In vitro biochemical assay development can be a long and expensive process, consuming months and thousands of dollars.1 Finding an off-the-shelf solution that’s been proven in drug discovery can help remove some of the painstaking labor required for enzymatic assay development.
While there is a wide range of biochemical assays for high throughput screening commercially available, each assay method is unique. Some have been developed for individual targets, while others can be used with a broader assortment.
Universal activity assays can help simplify the process as researchers work on multiple targets within an enzyme family. These assays work by detecting a product of an enzymatic reaction common between various targets. One example is studying a variety of kinase targets with the same universal ADP assay.
Universal activity assays detect the products produced by the enzyme allowing multiple targets to be studied with the same assay. Above is the fundamental assay concept for the Transcreener platform. Using competitive direct detection with various antibody and tracer modifications provides multiple fluorescent formats such as FI, FP, and TR-FRET.
A Universal Biochemical Assay Provides Options
Sometimes universal assays are the only commercially available option for challenging targets. And since they measure the products of an enzymatic reaction, it’s easy to determine enzymatic activity. This information allows the scientist to learn how a compound modulates the target protein’s enzymatic properties. Popular data points include IC50 or EC50, both of which can be determined quickly to accelerate SAR.
Some assays like Transcreener were designed with a simple mix-and-read format. Once the concentration of detection reagents is established just run the enzyme reaction, add the detection reagents, and read the plate. This configuration is amenable to high throughput screening. Fewer steps help simplify automation and produce robust results.
Mix-and-read assays are great for HTS and lead discovery due to their simple yet robust nature. After the enzyme reaction is complete, add the detection reagents, incubate, and read the plate.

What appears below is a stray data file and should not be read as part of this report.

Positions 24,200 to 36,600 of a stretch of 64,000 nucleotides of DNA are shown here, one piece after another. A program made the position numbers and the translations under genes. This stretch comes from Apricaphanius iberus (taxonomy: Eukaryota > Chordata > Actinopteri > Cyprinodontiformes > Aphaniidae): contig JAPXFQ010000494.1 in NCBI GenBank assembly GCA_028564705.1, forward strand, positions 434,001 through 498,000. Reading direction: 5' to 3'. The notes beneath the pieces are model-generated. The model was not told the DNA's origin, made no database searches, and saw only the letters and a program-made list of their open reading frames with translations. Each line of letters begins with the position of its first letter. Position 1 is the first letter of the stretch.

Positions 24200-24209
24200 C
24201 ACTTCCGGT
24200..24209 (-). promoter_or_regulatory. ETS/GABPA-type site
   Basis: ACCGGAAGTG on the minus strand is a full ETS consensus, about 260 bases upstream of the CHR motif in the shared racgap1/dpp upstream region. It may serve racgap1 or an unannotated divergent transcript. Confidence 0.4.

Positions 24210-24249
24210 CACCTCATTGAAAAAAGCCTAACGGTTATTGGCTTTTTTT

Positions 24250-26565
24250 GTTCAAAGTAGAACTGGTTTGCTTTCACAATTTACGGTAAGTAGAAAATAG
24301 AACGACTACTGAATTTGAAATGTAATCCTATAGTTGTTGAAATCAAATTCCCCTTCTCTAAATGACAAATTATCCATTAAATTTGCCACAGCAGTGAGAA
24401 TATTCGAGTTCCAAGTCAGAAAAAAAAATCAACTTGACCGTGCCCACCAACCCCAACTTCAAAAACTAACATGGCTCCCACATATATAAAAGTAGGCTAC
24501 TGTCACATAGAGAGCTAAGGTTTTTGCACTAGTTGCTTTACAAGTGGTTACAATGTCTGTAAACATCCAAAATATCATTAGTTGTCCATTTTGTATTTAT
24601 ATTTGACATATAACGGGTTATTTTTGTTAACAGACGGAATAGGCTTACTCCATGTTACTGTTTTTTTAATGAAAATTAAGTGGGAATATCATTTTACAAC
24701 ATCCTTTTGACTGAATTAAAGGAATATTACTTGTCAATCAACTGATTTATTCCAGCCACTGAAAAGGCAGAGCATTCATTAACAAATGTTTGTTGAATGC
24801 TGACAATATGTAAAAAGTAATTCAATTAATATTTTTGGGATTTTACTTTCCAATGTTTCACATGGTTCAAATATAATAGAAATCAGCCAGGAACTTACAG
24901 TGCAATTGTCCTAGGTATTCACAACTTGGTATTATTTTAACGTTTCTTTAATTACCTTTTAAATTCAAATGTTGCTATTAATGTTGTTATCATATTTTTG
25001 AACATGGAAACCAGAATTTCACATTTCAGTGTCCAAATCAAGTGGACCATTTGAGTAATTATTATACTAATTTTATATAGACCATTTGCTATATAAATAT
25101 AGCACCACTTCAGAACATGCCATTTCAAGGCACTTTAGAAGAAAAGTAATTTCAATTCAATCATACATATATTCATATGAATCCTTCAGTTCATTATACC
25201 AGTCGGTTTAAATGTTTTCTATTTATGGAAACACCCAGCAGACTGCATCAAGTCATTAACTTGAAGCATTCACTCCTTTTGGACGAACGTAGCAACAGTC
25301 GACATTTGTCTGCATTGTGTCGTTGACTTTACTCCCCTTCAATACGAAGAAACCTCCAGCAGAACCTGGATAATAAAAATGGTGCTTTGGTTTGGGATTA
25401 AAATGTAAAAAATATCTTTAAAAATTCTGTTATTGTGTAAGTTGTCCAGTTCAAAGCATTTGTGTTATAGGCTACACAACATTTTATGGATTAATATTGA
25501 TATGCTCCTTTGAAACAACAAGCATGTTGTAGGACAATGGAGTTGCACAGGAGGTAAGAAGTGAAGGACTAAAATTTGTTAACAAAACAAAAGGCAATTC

Achieving Assay Success
Once an assay has been used, it becomes inherently familiar to the scientist. This familiarity can make it easier to develop assays for other targets at a much more rapid pace. There will always be small modifications based on the target, buffer conditions, and substrate. If the assay system is robust, adapting new targets to the system can be done with limited development.
Assay validation can be challenging, knowing the expected characteristics for robust data such as Z’ can simplify. Although there is always some method validation required prior to any screen, HTS ready biochemical assays for enzyme targets can help mitigate poor assay performance. This moves thoughts from “Is my assay working?” to “What is the data telling me?”
Instrumentation is also critical to assay success. Once a universal platform has been introduced, the correct instrument settings have been determined. Understanding a plate reader, using the right assay plate, and familiarity how an assay’s readout is achieved are all critical factors to the project. Once settings are optimized for speed and accuracy, the same configuration can be used for new targets and thus simplifying future development.
Simplify Biochemical Assay Development and Follow Up Studies
As new assay techniques are introduced commercially, technology affords the opportunity to accelerate drug discovery and save time in the early stages of hit-to-lead. Biochemical assays can then be used in follow up studies, including MOA, and SAR, making the assay a multi-tool of drug discovery.
An assay with a proven track record can eliminate much of the development process by providing an out-of-the-box solution. So when looking to accelerate your biochemical assay development, consider proven universal assay kits. Many can be used for your protein target of interest, and provide a robust but straightforward option.
- Assay Guidance Manual [Internet]. Sittampalam GS, Coussens NP, Brimacombe K, et al., editors. Bethesda (MD): Eli Lilly & Company and the National Center for Advancing Translational Sciences; 2004-2019.
- Principles of early drug discovery JP Hughes, S Rees, SB Kalindjian, KL Philpott Br J Pharmacol. 2011 Mar; 162(6): 1239–1249. doi: 10.1111/j.1476-5381.2010.01127.x